For those who caught last Sunday’s episode of Game of Thrones, we were treated to the above splendour of Daario Naharis’s behind, played by Dutch actor, Michiel Huisman (he plays the character, not the behind). This post isn’t so much about Michiel Huisman’s unclothing, as it is the circumstances under which it came. Of course, I’m not complaining about the showing of a beautiful man’s equally beautiful body – I’m just not sure where I stand on this scene. Game of Thrones usually does no wrong in my eyes, but this one… I don’t know. I guess my issue really is that this scene seemed to have come out of left field for me. I readily admit that it could have been written in the books and I just forgot it, but… let’s be serious. First off, let me just say that it was a great scene between Daenerys and Daario. It was sexy, sensual, funny, and played beautifully by Emilia Clarke and Michiel Huisman. The calibre of the scene is not the issue… its existence is. For those who follow the novels, you’ll know that Daario Naharis is incredibly taken with Daenerys, and is by no means shy in his pursuit of her. While Daenerys does return the attraction, she is always careful not to show it, instead choosing to scorn him and remind him at every opportunity that she is his queen, not his equal. In this regard, yes, the show has followed the story arc of the novels. This last sex scene, however, to the best of my memory (and once again I admit that maybe I’ve just forgotten it), flies off a tangent. All throughout the scene, I sincerely believed that Dany was just toying with Daario, until she shamed him and threw him out. However, although no sex was shown, Daario’s smug statement to Jorah that Dany was “in a good mood” as he left her chambers the following morning pretty much nailed what went down – no pun intended. Now I love Dany! She is my favourite character of the novels, followed closely by Arya and Tyrion (though not always in that order). I remember quite well the times of passion that has been written about Dany. Although the series did change the earlier instances of Dany and Khal Drogo’s intimate relations into what pretty much amounted to marital rape – which wasn’t the case in the books – I suppose it did show how uncomfortable she was with constantly being taken from behind. This, of course, was the Dothraki custom since the horse-lords so admired horses that they even mimicked their mating, and Dothraki males took women “the way a stallion mounts a mare”.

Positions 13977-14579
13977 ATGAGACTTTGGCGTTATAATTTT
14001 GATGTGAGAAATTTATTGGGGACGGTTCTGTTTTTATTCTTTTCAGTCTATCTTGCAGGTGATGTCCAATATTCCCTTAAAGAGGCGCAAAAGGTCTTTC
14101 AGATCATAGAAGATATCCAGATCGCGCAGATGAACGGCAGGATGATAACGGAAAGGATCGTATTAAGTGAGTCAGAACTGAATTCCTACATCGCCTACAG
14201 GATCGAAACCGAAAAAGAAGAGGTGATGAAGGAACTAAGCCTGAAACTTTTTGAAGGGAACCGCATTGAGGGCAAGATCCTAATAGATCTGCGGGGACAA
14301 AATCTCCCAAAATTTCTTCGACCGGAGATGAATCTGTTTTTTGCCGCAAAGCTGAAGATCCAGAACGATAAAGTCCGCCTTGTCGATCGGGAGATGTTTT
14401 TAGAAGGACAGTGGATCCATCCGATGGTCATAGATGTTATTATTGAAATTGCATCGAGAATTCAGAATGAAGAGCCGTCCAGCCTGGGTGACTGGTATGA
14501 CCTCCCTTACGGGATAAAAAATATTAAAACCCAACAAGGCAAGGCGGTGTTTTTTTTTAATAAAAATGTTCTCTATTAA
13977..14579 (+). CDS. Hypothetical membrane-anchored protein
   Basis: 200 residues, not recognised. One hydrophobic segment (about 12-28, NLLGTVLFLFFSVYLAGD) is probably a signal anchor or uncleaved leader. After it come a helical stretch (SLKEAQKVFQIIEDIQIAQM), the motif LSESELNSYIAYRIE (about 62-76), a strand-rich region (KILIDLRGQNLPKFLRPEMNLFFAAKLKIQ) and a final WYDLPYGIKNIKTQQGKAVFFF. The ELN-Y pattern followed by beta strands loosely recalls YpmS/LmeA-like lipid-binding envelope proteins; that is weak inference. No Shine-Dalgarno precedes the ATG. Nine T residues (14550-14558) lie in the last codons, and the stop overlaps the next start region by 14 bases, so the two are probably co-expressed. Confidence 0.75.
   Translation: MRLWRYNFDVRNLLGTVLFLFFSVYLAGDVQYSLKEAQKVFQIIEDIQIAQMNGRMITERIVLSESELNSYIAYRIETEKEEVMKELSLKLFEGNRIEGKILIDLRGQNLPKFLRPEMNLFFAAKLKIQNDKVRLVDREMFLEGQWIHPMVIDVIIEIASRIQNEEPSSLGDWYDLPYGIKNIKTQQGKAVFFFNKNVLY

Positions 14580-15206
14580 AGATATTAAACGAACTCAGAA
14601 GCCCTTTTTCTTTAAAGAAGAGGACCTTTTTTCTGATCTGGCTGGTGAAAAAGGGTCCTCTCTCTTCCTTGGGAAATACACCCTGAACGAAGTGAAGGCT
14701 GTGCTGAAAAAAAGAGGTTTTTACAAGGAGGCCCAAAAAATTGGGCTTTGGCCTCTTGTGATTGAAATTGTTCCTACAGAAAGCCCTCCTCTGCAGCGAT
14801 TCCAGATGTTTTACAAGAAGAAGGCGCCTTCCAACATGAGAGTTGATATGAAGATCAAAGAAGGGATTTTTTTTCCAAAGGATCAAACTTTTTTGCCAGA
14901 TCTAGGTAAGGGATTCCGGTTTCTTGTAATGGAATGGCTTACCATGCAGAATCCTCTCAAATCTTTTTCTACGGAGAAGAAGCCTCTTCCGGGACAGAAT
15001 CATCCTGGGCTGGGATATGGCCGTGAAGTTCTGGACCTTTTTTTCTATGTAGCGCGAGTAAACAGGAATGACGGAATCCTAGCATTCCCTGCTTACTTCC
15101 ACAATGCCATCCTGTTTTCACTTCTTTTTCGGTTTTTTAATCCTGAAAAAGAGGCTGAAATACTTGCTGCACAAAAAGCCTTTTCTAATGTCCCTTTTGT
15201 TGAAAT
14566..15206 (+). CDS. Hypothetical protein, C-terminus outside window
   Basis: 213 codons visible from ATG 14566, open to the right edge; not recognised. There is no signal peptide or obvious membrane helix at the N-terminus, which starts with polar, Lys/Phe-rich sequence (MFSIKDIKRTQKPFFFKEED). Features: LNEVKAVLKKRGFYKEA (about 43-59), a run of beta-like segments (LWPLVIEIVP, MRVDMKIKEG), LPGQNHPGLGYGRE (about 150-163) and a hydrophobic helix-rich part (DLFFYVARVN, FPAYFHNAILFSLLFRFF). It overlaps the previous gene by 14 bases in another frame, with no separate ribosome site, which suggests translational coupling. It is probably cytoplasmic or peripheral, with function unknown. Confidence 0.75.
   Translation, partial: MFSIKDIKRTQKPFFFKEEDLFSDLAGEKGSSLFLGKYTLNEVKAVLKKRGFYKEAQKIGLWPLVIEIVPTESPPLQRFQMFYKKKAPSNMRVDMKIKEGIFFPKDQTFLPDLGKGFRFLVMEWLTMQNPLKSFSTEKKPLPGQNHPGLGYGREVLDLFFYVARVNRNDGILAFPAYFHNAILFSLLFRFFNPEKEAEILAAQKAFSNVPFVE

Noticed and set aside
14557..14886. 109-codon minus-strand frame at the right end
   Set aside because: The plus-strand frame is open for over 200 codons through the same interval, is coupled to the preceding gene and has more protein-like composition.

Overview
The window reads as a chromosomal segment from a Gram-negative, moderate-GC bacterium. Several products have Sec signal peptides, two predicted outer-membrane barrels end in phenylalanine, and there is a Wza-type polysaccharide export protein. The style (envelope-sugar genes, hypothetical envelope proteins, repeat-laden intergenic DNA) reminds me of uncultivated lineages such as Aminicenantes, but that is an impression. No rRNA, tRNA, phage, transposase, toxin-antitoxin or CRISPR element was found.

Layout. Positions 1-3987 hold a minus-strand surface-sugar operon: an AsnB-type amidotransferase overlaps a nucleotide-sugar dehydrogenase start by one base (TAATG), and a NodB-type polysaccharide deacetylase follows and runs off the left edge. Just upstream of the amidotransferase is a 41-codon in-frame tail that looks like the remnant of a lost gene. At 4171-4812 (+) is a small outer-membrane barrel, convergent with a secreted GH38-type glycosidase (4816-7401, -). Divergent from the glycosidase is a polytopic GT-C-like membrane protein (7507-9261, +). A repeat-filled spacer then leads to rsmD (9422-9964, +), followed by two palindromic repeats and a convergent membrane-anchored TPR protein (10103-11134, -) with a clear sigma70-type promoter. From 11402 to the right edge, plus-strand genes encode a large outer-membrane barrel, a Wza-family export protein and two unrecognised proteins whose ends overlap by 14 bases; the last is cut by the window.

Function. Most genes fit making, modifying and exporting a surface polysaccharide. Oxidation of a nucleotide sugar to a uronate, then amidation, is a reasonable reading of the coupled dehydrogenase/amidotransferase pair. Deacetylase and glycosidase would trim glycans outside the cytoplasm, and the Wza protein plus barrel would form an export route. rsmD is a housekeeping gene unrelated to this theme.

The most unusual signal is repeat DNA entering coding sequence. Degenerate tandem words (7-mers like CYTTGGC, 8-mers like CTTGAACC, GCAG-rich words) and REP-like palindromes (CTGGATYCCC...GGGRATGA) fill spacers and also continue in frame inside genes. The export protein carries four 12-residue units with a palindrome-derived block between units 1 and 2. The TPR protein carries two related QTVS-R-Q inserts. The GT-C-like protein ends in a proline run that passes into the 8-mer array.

Later, when Daenerys shows Drogo what love-making to her really should have been like, it was a pivotal moment, because I think that that’s when the true Khal Drogo/Khaleesi love story began.
I know all this seems like moronic rambling, but I promise I have a point. Daenerys was so in love with Drogo that when he died, she found it practically impossible to envision herself intimate with another man, despite the undeniable attraction that she felt for Daario Naharis. Now, the show doesn’t really portray this as much, but in the novels, Dany constantly thinks about Drogo… so strong was her love for him, even in death. Which now brings me to my point. There are a million other ways that Michiel Huisman could have been written in to be nude. I’ve pointed out in a previous post how HBO has often upped the sex appeal in the show, and brought several latent scenes of the books out to the forefront in the show. I suppose that this is one of those instances – again, operating under the belief that this was not originally written in the book. However, I can’t celebrate this scene like the others because, to me, it sort of downplays the conflicting emotions that Dany had over somehow betraying Drogo by going with another man. So when everything is said and done, I believe that there are two possibilities: a) HBO totally crossed the line with this scene and ruined the premise of a beautiful love story b) I’m an oversensitive geek who needs to chill the fuck out and enjoy the gratuitous male nudity so graciously thrown at me. Ok, yes, I already realize which one it is. I’ll now go have several seats and hang my head in shame.
Edit: A couple of readers have pointed out to me that the books do, in fact, imply a sexual encounter between the two. However, it takes part in A Dance With Dragons, much further than season four is based on… and the circumstances involved in the book and those written in this episode couldn’t be more different.